Wednesday, March 13, 2013

The Arduous March

The North Korean famine began in 1994 and lasted 4 years. The famine occurred as a result of several external and internal factors, namely: the loss of the Soviet Union's support for their economy and a series of floods which destroyed valuable crops and farm land.

The USSR had been the closest of allies with the DPRK and the DPRK relied heavily on "friendly rates" for foodstuffs, fertilizer and fuel oil to support their economy. When the USSR collapsed the North Korean economy tanked and over the course of the 1990s their economy contracted by at least 50% and the floods in 1995 really pushed the famine into overdrive.

During those 4 years an estimated 1-3.5 million people died either as a direct result of starvation or illnesses related to starvation.[1][2] In North Korea this period is known as the "Arduous March" which was a reference to a propaganda story circulated in 1993. This propaganda campaign called on the people to summon up the strength and courage from the story "Arduous March" in which Kim Il-sung and his guerrilla fighters waged a heroic campaign against the Japanese, "fighting against thousands of enemies in 20 degrees below zero, braving through a heavy snowfall and starvation, the red flag fluttering in front of the rank." Part of the famine propaganda also included the "Let Us Eat Two Meals A Day!" campaign in an effort to preserve resources.[3]

The famine resulted in an entire generation having extremely high rates of stunted growth and mental retardation. The UN estimates that 1/3rd of North Korean children under 5 are malnourished today.[4] While the national famine itself has ended there are sporadic food shortages, flooding and regional famines which continues to this day.[5] Stories of cannibalism, including parents eating their children, surface every few months.[6]

As I discussed in a previous post, North Koreans tend to bury their dead in mounds. So I would like to expand upon that topic and show you a number of examples. There are two types of mounds found in North Korea; the large mound and the small mound.

Large mounds are often located in a well maintained spot, either alone or with other mounds. They could be ancient mounds containing nobility or mounds for the elite and Korean War "martyrs." Here are some examples:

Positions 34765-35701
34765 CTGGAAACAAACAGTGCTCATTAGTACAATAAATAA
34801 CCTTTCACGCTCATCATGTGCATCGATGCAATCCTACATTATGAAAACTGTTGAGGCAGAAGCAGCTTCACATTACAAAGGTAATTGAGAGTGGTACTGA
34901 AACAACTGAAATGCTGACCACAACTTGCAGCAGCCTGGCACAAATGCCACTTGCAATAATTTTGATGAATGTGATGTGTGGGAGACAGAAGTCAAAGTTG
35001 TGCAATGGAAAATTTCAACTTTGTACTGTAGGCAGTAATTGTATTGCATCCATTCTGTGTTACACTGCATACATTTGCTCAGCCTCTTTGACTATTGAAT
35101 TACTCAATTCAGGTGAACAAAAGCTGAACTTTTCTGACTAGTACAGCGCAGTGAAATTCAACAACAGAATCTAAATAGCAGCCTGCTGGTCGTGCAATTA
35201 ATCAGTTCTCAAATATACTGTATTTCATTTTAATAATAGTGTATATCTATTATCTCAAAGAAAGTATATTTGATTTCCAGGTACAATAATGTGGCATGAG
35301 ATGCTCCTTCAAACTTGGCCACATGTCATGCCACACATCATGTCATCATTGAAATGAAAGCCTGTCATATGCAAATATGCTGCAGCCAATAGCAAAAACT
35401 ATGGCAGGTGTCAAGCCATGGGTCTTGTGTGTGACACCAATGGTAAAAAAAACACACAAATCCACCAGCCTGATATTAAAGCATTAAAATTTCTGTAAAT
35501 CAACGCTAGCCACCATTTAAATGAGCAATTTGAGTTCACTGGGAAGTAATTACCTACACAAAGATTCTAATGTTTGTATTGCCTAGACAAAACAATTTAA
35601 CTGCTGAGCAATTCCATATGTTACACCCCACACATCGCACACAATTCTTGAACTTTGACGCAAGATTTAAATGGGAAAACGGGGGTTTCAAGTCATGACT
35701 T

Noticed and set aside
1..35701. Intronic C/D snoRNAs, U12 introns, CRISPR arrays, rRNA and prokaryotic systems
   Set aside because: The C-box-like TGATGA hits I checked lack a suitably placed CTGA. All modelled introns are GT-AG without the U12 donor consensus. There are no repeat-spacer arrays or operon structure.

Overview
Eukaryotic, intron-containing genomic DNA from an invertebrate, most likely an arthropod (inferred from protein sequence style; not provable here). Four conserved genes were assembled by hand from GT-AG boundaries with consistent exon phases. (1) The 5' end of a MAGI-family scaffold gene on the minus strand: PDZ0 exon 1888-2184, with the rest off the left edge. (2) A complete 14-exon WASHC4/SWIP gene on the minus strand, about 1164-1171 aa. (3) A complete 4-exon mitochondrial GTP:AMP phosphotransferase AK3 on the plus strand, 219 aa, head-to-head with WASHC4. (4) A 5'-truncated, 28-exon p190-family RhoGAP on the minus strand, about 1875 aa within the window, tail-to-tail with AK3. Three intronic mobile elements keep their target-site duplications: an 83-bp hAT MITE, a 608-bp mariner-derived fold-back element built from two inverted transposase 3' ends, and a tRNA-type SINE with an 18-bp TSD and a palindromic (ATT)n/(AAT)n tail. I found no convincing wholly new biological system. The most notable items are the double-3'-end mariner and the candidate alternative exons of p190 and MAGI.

A single mound on a hillside. The white spot is a marker. (you can see 4-5 smaller mounds in this picture too)

Nine large mounds.

Most probably modern mounds of the elite/martyrs.

Next, a mound 'cemetery' with an anti-aircraft artillery site nearby. These mounds are located in a large city. 

Now, here are the small mounds. Nearly every example you can find of these come from the famine period. It is basically impossible to not find them dotting hillsides, in the midst of farmland, and near just about any city, town and tiny village. A large number of people were also buried in mass graves. As you can see, these were placed anywhere there was a spot of unused land with little order.

On a hill.

In the middle of farmland.

Here are 3 groups of mounds arranged in a rough triangular shape. I've circled them because they may not be very clear due to the image's lighting. I imagine that these were some of the first people to die and that the townspeople tried their best to put some care into their arrangement  As time went on those who survived simply lacked the energy, time or resources to do more than a basic and quick burial.

These mounds are scattered along the ridges of low-lying hills which the village below has grown in and around.

(Click for larger.)

Finally, here is a large-view image of the locations I have found so far. I try to mark all of the "elite" mounds (purple arrows) because they are far fewer and may be of special cultural/historical importance (I have no way to find out). The white arrows mark large areas of "common" mounds. The shear abundance of the common mounds makes it impractical to mark them all, especially since they are easily found, so I only mark the largest groupings in a given area.

1. Famine in North Korea, One Free Korea
2. 3.5 million starved to death, BBC News
3. Kim Il-sung turns 80, LA Times
4. Millions of North Korean children malnourished, The Guardian
5. Famine reports for 2010, The Telegraph
6. Parents eating children out of hunger, AllVoices

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